WASHINGTON — With nine weeks to go to election day, the U.S. presidential contest between Democrat Hillary Clinton and Republican Donald Trump appears to have narrowed to a virtual dead heat.
A CNN/ORC poll Tuesday showed Trump, a brash real estate mogul running for his first elected office, edging ahead of Clinton, a former U.S. secretary of state, by a 45 to 43 percent margin, while a collection of polls compiled byrealclearpolitics.com gives her about a 3-percentage-point advantage.
Clinton, looking to become the country’s first female president, had surged to an eight-percentage point lead over Trump, a one-time television reality show host, in the immediate aftermath of the national Democratic and Republican presidential nominating conventions in July.
But the bounce in support each gained from their respective conventions seems now to have evaporated, with polling throughout the country showing that the results in state-by-state match-ups between the two contenders is often close, particularly in about 10 battleground election states where the outcome of the November 8 election is likely to be decided. The winner will replace President Barack Obama when he leaves office in January.
U.S. presidential elections are not determined by the national popular vote but rather in each of the 50 states, with each state’s influence on the outcome weighted by its population. A Washington Post/Survey Monkey poll said Tuesday that its massive poll of 74,000 registered voters over the last three weeks of August shows Clinton with an advantage in the electoral college because she is winning states with bigger populations.
The newspaper said Clinton, the wife of former President Bill Clinton, is ahead of Trump by four percentage points or more in 20 states, adding up to 244 of the 270 electoral college votes she needs to become the country’s 45th president. Trump also is ahead by that margin in 20 states, but because they mostly are smaller states, his edge only adds up to 126 electoral votes.
The Post said that in the 10 remaining states, with 168 electoral votes, neither candidate has a lead of four percentage points or more.
With two other candidates, Libertarian Gary Johnson and Green Party candidate Jill Stein, included in the polling, Clinton’s margin narrows somewhat, with even fewer states showing Trump or Clinton with a four-point or more lead.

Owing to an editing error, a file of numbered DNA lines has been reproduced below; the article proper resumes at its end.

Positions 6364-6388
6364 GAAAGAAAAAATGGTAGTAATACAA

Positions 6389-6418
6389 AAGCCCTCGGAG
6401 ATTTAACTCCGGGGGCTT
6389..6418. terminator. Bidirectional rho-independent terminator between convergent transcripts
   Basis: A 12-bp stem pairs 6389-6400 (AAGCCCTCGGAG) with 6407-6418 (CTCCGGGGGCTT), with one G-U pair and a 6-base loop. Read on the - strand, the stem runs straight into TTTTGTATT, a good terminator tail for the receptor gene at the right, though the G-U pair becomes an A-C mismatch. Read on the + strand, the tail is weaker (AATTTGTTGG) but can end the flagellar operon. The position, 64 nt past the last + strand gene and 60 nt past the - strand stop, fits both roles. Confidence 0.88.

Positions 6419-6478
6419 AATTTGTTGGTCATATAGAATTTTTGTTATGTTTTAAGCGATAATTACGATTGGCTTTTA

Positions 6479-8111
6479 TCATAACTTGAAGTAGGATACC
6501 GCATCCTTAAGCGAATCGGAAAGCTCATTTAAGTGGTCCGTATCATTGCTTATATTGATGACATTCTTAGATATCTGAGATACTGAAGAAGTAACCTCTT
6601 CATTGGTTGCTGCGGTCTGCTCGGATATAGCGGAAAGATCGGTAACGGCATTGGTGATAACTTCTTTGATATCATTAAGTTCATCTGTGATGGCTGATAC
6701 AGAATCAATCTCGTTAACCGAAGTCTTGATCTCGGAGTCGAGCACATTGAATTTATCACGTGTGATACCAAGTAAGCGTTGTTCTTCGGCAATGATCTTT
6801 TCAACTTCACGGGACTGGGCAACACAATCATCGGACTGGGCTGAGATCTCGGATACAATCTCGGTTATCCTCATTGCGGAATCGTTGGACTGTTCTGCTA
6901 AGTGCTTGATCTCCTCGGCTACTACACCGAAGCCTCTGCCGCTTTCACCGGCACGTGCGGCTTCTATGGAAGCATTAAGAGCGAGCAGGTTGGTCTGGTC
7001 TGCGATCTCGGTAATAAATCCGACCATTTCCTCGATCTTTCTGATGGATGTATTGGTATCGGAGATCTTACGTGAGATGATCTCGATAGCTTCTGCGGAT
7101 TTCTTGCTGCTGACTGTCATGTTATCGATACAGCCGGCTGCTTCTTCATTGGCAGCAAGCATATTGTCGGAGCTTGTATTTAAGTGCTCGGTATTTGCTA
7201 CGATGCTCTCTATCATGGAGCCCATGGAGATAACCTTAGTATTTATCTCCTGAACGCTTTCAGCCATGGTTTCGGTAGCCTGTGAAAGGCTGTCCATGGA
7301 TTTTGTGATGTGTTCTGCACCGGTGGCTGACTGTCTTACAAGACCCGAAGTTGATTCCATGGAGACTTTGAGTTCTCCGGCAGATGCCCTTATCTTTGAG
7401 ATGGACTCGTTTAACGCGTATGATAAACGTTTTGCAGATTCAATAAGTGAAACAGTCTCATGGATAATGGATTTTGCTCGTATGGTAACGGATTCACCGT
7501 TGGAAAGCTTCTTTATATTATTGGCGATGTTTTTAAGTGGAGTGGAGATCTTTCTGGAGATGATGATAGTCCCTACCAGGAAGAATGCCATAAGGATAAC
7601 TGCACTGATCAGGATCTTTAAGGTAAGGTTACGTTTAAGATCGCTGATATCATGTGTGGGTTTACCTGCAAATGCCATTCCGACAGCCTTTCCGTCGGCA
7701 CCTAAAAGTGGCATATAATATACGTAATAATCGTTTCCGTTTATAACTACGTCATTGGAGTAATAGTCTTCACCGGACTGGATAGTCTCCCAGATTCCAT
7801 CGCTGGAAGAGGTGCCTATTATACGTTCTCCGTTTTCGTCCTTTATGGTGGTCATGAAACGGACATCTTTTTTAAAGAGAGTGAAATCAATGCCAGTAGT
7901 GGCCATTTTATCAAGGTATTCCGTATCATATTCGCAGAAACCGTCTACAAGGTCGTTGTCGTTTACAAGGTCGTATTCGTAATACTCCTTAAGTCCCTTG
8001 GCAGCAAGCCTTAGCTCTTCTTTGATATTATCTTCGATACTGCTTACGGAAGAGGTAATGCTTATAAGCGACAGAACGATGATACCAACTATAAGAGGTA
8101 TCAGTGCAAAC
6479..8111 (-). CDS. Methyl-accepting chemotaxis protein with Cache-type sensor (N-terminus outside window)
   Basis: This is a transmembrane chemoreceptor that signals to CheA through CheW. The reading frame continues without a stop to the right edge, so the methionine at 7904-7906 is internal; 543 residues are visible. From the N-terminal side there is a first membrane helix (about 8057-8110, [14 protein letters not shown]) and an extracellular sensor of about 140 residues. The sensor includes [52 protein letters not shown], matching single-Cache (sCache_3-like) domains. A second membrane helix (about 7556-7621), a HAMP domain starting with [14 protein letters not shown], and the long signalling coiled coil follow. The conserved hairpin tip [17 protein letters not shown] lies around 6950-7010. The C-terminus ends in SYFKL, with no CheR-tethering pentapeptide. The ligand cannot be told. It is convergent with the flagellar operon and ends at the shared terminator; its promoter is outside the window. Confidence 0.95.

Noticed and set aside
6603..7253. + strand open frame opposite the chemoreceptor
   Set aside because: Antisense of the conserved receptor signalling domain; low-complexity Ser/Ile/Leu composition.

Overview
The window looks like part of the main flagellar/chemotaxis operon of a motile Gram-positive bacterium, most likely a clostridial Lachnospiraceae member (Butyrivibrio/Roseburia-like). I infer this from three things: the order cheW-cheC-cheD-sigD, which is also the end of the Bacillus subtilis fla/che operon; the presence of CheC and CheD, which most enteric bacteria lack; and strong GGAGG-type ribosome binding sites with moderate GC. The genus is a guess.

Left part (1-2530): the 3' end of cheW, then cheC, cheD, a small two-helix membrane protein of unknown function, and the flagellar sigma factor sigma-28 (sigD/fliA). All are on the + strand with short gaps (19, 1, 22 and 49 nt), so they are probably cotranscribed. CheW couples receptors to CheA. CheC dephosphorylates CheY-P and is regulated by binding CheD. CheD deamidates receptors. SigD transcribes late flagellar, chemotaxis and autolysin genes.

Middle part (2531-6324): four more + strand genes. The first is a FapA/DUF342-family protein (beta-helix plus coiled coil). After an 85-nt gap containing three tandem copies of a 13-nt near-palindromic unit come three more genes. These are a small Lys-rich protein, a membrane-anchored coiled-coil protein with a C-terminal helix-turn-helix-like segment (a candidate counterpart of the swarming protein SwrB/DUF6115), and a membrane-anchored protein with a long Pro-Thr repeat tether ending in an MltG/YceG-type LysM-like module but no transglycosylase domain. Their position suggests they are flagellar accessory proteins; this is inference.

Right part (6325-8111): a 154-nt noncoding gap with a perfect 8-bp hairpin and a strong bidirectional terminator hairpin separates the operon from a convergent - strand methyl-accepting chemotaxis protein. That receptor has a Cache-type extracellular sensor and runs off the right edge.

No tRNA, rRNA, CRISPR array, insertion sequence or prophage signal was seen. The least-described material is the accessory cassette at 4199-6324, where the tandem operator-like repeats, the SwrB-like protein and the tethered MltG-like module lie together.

Rocky road for both candidates
The CNN poll showing Trump edging ahead seems to indicate that he had weathered a difficult August, when he for a second time shuffled his top campaign aides, feuded with a Muslim couple whose son, a U.S. military officer, was killed in fighting in Iraq more than a decade ago, and offered voters conflicting versions of how he would change U.S. immigration policies.
But at the same time, Clinton has faced new questions about her use of an unsecured, private email server during her tenure as the top U.S. diplomat from 2009 to 2013.
U.S. investigators determined that she was «extremely careless» in her handling of classified national security material in her emails but that no criminal charges were warranted.
The Federal Bureau of Investigation released a summary of its investigation last week that showed Clinton on numerous occasions could not recall specific circumstances in how she looked at the emails and did not recognize that the letter «C» designation meant the document was considered to be «confidential,» the lowest level of U.S. national security classifications, and instead thought it to be an alphabetical listing.
Both candidates are hitting the campaign trail again Tuesday in key election states where the outcome is uncertain, with Trump in the mid-Atlantic states of Virginia and North Carolina, and Clinton in the southeastern state of Florida. Both visited the key Midwestern state of Ohio on Monday, voicing support for working families during the country’s Labor Day holiday.
They will meet face to face September 26, the date of the first of three planned debates between them, with the other two scheduled in October.
Trump won the endorsement Tuesday of 88 retired generals and admirals, who said they believe he will rebuild the country’s military and secure its borders. In recent weeks, Clinton has also been endorsed by a large contingent of former national security officials, including some who have served under Republican presidents.